Copycat starts when successful Doctor and happily married mum of three, Sarah, discovers she has been victim of what first appears to be identity fraud on Facebook. When an old friend gets in touch asking which profile is best to be friends on, Sarah’s attention is drawn to the copycat account. But closer inspection reveals something much more sinister than she originally presumed, when photo’s of her life and home appear as it happens on the cloned timeline.

I’ve read a few books recently which feature Facebook, and seriously it provides the perfect vehicle for intense psychological drama. But Copycat manages to notch up the chills a level, due to the absolute credibility of someone setting up a fake account and using it to cause distress, unease and paranoia. When the focus of Sarah’s torment shifts from Facebook into real life, it’s clear someone really has it in for her and will stop at nothing to seek their revenge. But what has Sarah done that’s so bad? And who’s behind the campaign of terror and manipulation?

Wow, this is such a clever book, twisting truth and casting doubt everywhere. As Sarah becomes increasingly scared and her sanity is called into question, I really felt for her. I was surprised in some ways how easily her husband Ben began to doubt his wife and wanted to scream at him as he too plays right into the perpetrators hands and leaves Sarah increasingly isolated and vulnerable. I had an inkling about midway through who was behind the cruel and twisted psychological assault on Sarah, but I had no idea why. As the book raced towards the conclusion, the menace and threat intensifies and I literally burned through the final chapters unable to look away or put the book down for a second.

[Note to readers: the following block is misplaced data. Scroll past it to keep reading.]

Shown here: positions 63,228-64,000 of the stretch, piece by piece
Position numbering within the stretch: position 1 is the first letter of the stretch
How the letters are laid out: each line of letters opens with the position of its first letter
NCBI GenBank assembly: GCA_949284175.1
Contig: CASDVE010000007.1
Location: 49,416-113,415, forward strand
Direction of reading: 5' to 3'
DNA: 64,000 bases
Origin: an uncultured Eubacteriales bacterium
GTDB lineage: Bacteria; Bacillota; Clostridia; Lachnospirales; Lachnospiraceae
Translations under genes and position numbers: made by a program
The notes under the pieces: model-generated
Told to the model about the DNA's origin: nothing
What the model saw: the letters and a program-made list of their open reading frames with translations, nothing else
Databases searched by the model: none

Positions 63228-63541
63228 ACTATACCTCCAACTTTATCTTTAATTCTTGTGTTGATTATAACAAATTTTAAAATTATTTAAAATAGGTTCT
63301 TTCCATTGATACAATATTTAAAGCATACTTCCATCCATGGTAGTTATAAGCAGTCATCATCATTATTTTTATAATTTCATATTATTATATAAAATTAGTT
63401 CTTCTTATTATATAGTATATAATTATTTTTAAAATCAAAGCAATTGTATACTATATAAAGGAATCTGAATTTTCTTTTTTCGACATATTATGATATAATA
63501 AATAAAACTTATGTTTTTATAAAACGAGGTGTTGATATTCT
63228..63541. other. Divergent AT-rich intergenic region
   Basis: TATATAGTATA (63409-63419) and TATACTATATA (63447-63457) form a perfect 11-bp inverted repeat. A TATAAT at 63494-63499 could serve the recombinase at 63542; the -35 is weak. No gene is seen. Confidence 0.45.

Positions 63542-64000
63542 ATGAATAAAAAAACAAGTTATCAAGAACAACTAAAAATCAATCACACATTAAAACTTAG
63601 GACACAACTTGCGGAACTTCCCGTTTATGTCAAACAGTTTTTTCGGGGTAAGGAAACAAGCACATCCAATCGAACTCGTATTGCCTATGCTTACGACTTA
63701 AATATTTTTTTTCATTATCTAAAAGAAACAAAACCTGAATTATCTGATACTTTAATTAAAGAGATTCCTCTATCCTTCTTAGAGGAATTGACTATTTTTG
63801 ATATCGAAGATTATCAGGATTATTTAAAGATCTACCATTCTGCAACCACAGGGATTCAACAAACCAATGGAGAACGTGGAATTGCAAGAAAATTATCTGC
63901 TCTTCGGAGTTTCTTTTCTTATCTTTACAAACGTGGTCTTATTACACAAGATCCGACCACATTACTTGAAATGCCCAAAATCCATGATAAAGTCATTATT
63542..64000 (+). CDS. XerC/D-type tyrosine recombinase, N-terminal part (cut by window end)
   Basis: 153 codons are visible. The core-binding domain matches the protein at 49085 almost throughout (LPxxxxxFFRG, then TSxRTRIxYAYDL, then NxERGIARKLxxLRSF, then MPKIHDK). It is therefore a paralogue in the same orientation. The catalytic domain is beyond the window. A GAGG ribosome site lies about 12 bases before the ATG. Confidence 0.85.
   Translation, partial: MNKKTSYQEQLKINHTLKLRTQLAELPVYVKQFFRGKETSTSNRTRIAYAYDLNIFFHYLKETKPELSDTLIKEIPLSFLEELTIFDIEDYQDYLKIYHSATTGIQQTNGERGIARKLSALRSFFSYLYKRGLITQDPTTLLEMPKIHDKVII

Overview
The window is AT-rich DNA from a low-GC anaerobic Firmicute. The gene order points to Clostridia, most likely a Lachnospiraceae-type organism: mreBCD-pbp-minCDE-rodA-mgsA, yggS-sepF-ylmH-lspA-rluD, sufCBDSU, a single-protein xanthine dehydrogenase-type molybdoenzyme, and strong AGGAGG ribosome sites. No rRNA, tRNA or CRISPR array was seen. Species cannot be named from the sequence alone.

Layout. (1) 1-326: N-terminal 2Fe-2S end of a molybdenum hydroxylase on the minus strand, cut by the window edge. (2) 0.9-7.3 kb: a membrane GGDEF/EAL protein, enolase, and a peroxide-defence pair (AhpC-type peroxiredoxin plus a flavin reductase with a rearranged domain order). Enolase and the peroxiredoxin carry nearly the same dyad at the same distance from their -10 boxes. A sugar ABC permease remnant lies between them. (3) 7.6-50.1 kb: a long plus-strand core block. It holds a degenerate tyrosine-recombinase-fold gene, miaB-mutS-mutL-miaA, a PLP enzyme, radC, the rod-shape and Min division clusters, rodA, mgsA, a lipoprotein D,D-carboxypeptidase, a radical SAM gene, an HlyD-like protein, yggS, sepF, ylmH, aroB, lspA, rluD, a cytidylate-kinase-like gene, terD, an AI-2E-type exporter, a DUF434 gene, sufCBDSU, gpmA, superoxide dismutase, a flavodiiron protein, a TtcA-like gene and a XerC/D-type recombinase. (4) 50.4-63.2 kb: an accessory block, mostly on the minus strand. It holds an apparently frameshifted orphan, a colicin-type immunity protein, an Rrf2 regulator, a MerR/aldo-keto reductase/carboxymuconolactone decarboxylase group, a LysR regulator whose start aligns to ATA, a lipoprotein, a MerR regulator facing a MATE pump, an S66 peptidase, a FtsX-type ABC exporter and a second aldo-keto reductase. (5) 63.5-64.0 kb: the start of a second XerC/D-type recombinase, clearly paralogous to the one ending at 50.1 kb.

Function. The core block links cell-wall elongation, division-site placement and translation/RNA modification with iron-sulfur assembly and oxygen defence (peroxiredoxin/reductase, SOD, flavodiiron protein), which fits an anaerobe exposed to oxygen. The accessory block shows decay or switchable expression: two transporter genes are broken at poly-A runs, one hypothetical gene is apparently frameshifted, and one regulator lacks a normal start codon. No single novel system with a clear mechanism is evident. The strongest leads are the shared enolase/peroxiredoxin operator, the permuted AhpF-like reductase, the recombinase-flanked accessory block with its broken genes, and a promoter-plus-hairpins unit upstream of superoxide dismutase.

CopyCat is very, very clever. It’s truly psychologically thrilling, with a twisted, complex villain and a victim who’s mind unravels right before the readers eyes. And I loved the ending, with a final twist that leaves an unsettling feeling that this is a story that isn’t quite over. Sinister, clever and chilling and absolutely gripping, Copycat is a must for fans of psychological thrillers.

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#BookReview – The way Back To Us by Kay Langdale – @Hodderbooks

The way back to usSince their youngest son, Teddy, was diagnosed with a life-defining illness, Anna has been fighting: against the friends who don’t know how to help; against the team assigned to Teddy’s care who constantly watch over Anna’s parenting; and against the impulse to put Teddy above all else – including his older brother, the watchful, sensitive Isaac.

And now Anna can’t seem to stop fighting against her husband, the one person who should be able to understand, but who somehow manages to carry on when Anna feels like she is suffocating under the weight of all the things that Teddy will never be able to do.